TEHRAN, Iran - Iranian President Mahmoud Ahmadinejad ruled out even a brief halt in Iran's nuclear program, saying Thursday it would hand a victory to the country's enemies and undercut the Islamic state's goal of becoming a world power.
Ahmadinejad's latest salvo - apparently aimed at Washington and Western allies - followed Wednesday's report by the U.N. nuclear watchdog that said Iran has expanded its uranium enrichment program in defiance of U.N. demands for a suspension. The finding could set the stage for a third round of Security Council sanctions.
"The enemy wants Iran to surrender so it won't have any say in the world," Ahmadinejad told a gathering of Iran's elite Revolutionary Guards. "If we stop for a while, they (Iran's enemies) will achieve their goals."
Iran insists its nuclear program seeks only to develop energy, and has touted it as a sign of technological prowess. The United States and allies contend Iran is secretly aiming to develop nuclear arms.
But there are international divisions on how to handle the standoff.
The current rumblings have reached Mohamed ElBaradei, the head of the U.N. nuclear agency, after he suggested that Iran be allowed to keep some elements of its uranium enrichment program.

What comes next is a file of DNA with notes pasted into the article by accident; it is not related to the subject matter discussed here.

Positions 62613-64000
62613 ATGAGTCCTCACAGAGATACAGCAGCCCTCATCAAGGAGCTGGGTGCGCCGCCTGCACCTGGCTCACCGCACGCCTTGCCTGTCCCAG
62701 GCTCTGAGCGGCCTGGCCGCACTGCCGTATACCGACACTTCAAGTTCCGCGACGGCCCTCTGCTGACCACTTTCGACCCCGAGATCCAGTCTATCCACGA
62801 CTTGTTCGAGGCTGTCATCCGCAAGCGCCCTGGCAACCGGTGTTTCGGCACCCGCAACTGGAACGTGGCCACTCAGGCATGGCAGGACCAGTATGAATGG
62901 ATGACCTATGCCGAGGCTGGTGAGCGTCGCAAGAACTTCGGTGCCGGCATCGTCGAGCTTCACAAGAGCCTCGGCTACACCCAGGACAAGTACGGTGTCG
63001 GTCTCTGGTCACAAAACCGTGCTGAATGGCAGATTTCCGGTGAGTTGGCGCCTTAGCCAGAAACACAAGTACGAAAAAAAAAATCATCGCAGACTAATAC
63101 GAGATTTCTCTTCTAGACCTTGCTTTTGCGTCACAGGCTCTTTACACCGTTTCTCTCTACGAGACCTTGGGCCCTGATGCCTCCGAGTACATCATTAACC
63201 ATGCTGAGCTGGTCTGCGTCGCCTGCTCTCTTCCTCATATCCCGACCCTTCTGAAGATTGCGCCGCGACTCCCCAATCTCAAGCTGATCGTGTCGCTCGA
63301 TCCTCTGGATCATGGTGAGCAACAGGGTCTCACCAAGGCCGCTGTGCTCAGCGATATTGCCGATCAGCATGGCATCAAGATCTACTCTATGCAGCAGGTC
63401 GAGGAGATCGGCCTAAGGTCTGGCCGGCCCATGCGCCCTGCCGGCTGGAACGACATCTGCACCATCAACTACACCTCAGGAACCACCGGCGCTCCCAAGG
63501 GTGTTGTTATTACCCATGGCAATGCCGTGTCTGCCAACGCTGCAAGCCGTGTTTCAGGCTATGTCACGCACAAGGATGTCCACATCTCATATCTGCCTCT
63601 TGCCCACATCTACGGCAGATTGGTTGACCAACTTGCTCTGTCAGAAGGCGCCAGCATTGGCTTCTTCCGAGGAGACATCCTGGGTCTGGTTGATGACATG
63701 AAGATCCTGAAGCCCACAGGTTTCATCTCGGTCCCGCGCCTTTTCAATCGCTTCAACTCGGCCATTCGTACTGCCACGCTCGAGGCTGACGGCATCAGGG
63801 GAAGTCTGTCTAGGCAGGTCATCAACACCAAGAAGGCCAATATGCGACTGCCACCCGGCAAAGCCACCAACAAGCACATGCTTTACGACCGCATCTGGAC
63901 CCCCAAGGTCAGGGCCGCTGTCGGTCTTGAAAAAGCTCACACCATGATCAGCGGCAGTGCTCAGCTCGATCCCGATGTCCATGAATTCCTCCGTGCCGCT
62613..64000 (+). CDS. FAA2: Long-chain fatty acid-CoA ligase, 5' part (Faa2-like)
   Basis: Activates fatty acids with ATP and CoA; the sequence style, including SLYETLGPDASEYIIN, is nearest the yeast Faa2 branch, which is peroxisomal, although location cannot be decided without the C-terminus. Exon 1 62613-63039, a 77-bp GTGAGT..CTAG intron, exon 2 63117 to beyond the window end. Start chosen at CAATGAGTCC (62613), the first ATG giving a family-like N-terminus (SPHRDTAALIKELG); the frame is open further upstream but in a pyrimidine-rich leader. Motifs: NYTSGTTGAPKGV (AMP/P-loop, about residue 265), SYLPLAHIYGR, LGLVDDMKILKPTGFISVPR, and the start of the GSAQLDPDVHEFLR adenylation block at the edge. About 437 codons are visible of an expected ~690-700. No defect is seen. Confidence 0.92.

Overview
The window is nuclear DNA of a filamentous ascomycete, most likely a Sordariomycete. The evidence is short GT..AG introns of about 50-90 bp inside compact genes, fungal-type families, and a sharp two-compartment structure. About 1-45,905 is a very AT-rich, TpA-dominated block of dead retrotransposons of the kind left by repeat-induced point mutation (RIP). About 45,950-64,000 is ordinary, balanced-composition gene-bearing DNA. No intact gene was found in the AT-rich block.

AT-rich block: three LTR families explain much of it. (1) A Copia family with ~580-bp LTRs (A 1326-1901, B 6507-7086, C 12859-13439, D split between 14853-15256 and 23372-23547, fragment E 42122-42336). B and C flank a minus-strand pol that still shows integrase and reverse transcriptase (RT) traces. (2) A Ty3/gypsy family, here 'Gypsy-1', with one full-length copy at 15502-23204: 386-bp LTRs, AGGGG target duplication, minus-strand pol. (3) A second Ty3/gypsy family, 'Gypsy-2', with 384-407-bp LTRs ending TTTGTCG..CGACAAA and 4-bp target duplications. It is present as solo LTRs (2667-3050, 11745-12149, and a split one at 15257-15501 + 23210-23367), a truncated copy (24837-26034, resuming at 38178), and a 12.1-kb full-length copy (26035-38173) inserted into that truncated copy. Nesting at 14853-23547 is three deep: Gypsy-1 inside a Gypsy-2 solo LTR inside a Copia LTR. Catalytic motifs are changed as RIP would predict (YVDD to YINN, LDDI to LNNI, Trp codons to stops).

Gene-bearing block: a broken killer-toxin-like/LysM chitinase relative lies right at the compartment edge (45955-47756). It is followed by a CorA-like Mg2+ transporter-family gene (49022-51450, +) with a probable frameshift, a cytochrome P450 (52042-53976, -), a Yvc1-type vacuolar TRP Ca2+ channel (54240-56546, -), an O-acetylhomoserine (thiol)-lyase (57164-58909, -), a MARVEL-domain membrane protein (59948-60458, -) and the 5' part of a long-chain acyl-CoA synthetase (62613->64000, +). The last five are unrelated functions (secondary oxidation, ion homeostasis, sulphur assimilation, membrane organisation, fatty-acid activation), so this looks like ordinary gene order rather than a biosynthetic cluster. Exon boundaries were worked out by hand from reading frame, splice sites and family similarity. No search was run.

The United States has lodged a complaint against ElBaradei, and Britain and France are expected to follow suit, said diplomats familiar with proceedings at the Vienna-based agency. The diplomats demanded anonymity because their information was confidential.
The United States and others worry that ElBaradei's comments could undermine efforts to pressure Iran into scrapping the program.
In Washington, President Bush said Thursday he would work with allies to beef up sanctions on Iran. He told a Rose Garden news conference that Iran's leaders "continue to be defiant as to the demands of the free world."
Bush's remarks came against a mixed backdrop: new tensions but also groundbreaking diplomatic overtures.
The Pentagon has moved two aircraft carriers and seven other ships into the Persian Gulf in a show of force. Iran, meanwhile, has detained at least two prominent American-Iranian citizens.
On Monday, however, U.S. and Iranian diplomats are scheduled to hold direct talks in Baghdad on efforts to stabilize Iraq. The meeting offers a very rare one-on-one diplomatic forum between the nations, which broke off formal relations after Iran's 1979 Islamic Revolution.
The agenda of the talks is limited to Iraqi affairs and should not spill over into the nuclear impasse. But it hangs over any interplay between Iran and the United States.
Ahmadinejad again drove home Iran's message. He said opponents of Iran's nuclear program want to "hit at the source of the (Iranian) regime's progress" in attempting to thwart "Iran's exploitation of peaceful nuclear technology."
The Security Council has demanded Iran suspend enrichment because it can produce both reactor fuel and - at higher levels - weapons-grade material. The council first imposed sanctions on Iran on Dec. 23 for rejecting its demands, then modestly increased them in March.
Experts from the United States and five other powers plan to meet within the week to consider the next steps after ElBaradei's report Wednesday. The talks will focus on how to bring Iran back to negotiations and what the Security Council could do if Tehran doesn't budge, said China's deputy U.N. ambassador, Liu Zhenmin.